Then, on lap 15 with a comfortable lead over his team-mate, Arnoux nipped the kerb coming out of the Louis Chiron corner, sliding sideways and then completing a slow spin before coming to rest in the middle of the track with a stalled engine. This left Prost with a six-second lead over Patrese, and stalemate set in at the front. Further back Rosberg had got past Alboreto to take 5th, while both McLarens would retire without making any impression, by which time the ATS and Ligier cars had already disappeared. Mansell was running well in the Lotus but team-mate de Angelis would make his presence felt in a less welcome manner.

He was trying to pass Piquet, having an unhappy time in the Brabham BMW, and paid no attention to the blue flags waved at him as Prost closed to lap the pair. This allowed Patrese and Pironi to close up on the remaining Renault, and while the trio eventually got by it cost the Ferrari the tip of its' nosecone when de Angelis let the first two by and then chopped Pironi at Rascasse. Piquet held Prost and Patrese up for a further three laps, but while the Italian was close the whole time he couldn't make a real move.

Once clear, Prost once more pulled clear of Patrese, who in turn eased away from Pironi. Andrea de Cesaris had dropped back into the clutches of Rosberg after over-revving his engine, while Mansell had clipped a wall and made a long repair stop. While there were lots of bunches around, the race once again became something of a procession. However, on lap 62 it started to rain - not heavily,enough to make the track greasy, but not enough for anyone to consider wet tyres.

The first casualty was Rosberg, still pushing at de Cesaris, who slid at the exit of the harbour chicane and thumped his front-right wheel on the wall, damaging the suspension. Team-mate Daly soon had a nasty moment from 6th, spinning back into the barrier at Tabac to remove his rear wing and clout the gearbox, though he was able to continue. Soon after Alboreto pulled out of 5th with a suspension failure, and only nine cars were left for the remaining seven laps.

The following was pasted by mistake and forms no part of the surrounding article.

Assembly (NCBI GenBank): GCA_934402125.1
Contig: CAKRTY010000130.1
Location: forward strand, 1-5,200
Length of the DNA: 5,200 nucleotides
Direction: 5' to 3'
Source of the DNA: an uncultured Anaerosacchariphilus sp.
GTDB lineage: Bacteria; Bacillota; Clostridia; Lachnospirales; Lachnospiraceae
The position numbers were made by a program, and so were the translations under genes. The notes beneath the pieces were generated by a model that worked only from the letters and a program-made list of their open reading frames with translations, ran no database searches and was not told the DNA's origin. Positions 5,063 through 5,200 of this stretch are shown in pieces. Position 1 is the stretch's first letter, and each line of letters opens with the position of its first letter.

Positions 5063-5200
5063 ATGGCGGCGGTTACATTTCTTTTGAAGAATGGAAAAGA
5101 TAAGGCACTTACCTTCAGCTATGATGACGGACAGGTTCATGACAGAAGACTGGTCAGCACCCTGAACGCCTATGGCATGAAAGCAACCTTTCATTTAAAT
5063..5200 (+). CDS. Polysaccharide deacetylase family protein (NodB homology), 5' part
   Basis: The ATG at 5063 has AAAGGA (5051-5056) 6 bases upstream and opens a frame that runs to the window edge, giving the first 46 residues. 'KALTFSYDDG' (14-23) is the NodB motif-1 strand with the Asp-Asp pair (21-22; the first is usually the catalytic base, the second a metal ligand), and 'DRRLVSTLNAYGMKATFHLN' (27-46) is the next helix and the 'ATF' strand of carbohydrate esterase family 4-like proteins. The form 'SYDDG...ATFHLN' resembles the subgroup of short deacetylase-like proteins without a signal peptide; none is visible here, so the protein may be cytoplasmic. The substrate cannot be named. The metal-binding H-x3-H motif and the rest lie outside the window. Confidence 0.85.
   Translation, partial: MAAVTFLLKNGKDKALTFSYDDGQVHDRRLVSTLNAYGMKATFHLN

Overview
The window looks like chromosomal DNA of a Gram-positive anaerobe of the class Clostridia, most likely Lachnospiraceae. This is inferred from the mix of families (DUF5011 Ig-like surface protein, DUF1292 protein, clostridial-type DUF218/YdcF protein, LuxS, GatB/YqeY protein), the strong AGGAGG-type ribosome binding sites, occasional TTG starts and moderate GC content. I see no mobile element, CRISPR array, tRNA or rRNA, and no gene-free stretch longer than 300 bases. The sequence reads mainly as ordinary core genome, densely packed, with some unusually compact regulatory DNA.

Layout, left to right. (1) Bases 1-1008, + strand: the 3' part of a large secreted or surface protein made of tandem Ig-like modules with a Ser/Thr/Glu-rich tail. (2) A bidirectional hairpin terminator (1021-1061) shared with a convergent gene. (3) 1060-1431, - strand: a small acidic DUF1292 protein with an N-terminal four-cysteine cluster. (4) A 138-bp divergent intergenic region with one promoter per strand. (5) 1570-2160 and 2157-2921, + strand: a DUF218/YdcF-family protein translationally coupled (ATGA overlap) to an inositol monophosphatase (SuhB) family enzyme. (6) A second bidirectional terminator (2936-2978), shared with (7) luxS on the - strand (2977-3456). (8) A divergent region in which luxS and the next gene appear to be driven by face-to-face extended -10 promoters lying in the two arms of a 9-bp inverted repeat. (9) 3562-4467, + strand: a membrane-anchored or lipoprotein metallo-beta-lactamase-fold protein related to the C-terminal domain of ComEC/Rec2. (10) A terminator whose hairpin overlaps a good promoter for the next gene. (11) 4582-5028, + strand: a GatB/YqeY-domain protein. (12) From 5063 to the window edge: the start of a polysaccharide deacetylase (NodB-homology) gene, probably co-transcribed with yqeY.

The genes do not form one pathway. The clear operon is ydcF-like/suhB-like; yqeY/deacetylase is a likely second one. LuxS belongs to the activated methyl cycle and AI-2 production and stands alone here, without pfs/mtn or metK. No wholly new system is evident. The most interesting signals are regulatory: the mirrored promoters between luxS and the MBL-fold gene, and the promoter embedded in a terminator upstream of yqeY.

Then Prost, still pushing despite having a comfortable lead over Patrese, was held up again, and the culprit was once more de Angelis, with Daly sandwiched between them. The Italian once again ignored blue flags and generally got in the way, and when Daly finally got past at the start-finish straight Prost wasn't going to wait any longer, shoving himself around the outside of Saint Devote, brushing the barrier and giving the Lotus a nudge as he went. However, half a lap later he was out, losing it on the slippery surface after the harbour chicane and going nose-first into the right-hand barrier, tearing off one of his front wheels, barrelling backwards into the opposite armco and removing the rear wing and then the other front wheel before coming to rest on the outside of the track. He limped out with an injured foot as Patrese flew into the lead.

The Brabham driver was under no real pressure, with Pironi some way back with a misfiring engine, followed by the similarly afflicted de Cesaris. Next up was the lapped and battered Daly, with de Angelis and the charging Mansell a further lap down, and Henton and Surer still circulating slowly even further adrift. With two laps to go, however, Patrese simply lost the back end of the car going into the Grand Hotel Hairpin, skewing sideways and stalling the engine. Pironi and de Cesaris limped by into first and second.

The pace of these new leaders was so circumspect that de Angelis and Mansell unlapped themselves on the last lap. Pironi was driving very gingerly, under no threat from de Cesaris and aiming for the finish, but amazingly slowed even more coming out of Portier and ground to a halt midway through the tunnel - his engine electrics having cut out entirely. Also out was de Cesaris, who ran out of fuel at Mirabeau, and further back Daly hit a wall again at Rascasse, finally finishing off his Williams.